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Literacy gems

Julie Saetre | Aug 04, 2017

Students and readers work together to improve literacy. Struggling students keep pace with their peers. And that’s akay!

Among the second- and third-grade children enrolled at Chrysanthemum Village Elementary School in San Pedro, Laguna, Philippines, 33 have some sort of reading deficiency. For some, it’s difficult to read syllables. Others don’t even recognize the alphabet.

Members of the Kiwanis Club of Laguna Gems, San Pedro, Laguna wanted to change that statistic. After consulting with school staff, they launched the A Kiwanian and You (AKAY) program. The name is appropriate, says Nicasia “Nikki” Canchela, past president and current club member, because in local parlance, akay means to guide or lend a helping hand.

The initiative is pressing, she says. The country’s department of education has adopted a policy of advancing all students to the next grade level, regardless of knowledge attained. And many children’s parents struggle to make ends meet at home.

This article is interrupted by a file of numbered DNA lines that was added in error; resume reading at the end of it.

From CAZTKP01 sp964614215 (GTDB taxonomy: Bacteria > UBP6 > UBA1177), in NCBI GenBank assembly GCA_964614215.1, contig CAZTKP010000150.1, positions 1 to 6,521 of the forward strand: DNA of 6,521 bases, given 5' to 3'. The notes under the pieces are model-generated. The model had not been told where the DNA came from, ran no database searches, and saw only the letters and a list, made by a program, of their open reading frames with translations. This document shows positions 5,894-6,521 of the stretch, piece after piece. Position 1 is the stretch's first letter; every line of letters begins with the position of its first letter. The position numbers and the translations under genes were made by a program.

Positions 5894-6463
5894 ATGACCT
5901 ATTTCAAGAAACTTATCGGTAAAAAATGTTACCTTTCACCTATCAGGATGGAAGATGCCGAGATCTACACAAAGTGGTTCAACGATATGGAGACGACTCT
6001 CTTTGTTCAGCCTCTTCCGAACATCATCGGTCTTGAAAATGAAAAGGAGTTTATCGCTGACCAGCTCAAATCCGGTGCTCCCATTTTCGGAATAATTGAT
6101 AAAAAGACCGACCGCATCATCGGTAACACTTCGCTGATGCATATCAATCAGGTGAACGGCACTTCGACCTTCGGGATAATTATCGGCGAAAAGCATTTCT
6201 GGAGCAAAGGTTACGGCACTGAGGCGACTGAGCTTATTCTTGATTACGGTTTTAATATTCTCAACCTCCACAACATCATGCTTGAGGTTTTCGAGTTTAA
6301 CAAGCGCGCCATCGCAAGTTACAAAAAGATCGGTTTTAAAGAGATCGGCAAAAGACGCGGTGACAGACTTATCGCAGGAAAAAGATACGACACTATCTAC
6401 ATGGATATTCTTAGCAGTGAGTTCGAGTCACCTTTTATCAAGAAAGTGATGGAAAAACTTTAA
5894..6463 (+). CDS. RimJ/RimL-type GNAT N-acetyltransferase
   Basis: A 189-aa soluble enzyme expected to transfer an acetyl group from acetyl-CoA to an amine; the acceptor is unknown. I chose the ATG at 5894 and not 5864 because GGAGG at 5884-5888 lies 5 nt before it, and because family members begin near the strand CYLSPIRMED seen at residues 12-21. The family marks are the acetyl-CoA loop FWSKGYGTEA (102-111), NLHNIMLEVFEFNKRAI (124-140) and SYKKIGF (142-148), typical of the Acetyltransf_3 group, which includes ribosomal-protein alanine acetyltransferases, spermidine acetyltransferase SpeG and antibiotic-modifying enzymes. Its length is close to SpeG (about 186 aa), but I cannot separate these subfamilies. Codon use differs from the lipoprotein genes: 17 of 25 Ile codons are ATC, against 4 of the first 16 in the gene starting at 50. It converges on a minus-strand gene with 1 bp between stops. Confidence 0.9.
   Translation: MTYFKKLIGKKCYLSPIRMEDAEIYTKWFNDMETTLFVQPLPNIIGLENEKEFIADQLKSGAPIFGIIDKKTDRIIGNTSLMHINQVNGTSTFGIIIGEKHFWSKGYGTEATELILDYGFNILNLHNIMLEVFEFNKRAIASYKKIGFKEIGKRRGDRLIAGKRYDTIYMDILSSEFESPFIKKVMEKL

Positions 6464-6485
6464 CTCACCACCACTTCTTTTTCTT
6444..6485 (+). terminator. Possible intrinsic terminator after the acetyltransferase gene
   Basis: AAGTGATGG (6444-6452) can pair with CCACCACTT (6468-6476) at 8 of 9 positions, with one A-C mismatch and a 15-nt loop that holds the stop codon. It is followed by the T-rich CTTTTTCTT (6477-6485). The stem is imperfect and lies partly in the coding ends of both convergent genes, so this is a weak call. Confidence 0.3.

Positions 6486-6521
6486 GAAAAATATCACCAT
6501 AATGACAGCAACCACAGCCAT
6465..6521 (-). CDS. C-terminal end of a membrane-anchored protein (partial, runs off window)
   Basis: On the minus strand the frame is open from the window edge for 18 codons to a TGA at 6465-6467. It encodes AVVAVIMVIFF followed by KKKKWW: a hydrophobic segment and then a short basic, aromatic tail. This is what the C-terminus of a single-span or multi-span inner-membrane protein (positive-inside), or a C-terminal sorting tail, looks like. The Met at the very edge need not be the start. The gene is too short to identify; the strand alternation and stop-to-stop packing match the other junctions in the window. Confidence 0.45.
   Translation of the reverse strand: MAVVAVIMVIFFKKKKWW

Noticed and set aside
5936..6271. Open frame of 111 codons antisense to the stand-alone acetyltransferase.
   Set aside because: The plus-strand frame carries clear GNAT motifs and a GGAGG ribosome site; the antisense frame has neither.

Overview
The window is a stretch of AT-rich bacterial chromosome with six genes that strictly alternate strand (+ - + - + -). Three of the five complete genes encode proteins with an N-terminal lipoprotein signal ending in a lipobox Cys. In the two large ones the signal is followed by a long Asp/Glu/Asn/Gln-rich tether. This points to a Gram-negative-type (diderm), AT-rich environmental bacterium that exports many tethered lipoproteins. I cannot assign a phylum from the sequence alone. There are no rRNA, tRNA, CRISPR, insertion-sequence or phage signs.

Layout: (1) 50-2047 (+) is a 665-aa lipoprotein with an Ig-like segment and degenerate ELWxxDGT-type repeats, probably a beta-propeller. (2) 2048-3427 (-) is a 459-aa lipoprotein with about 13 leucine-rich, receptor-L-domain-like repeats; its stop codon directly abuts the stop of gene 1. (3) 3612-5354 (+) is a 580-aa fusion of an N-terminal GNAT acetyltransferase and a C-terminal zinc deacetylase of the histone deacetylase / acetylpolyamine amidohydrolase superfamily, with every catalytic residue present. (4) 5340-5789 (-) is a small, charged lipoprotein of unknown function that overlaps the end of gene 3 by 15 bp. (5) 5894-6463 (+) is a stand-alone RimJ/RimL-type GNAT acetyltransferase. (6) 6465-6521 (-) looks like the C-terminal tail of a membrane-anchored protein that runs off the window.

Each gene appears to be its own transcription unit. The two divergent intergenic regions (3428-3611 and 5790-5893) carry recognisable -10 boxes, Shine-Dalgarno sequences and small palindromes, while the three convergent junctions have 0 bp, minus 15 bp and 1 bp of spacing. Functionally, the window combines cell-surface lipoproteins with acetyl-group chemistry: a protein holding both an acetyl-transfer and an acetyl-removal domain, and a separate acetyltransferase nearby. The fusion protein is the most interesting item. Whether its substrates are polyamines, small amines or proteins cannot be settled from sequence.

“Some (children) go to school with no food or very little food in their stomachs,” Canchela says, “and are thus malnourished, resulting in poor comprehension or absenteeism.”

The Kiwanians address both academic and physical issues. They use flash cards, an alphabet chart, pictures and other tools to teach reading skills, and after the lessons, members of the school’s K-Kids Club distribute healthy snacks.

The results are inspiring. All participants showed some level of improvement. Some were reading sentences—in English, no less—by the school year’s end, and even the ones starting at the biggest disadvantage made progress.

“On day one, there were grade-three pupils who couldn’t recognize a vowel or consonant, but in the succeeding sessions they could at least read a letter or a vowel, which encouraged us to attend to them and to slow learners on a one-on-one basis,” Canchela says.

When classes begin again after school break, Kiwanians will be back in the classrooms as well.

“The members feel there is an urgent need to attend to these pupils in reading literacy,” Canchela explains. “And this legacy of the present leadership will always be in the history of this hard-working club.”


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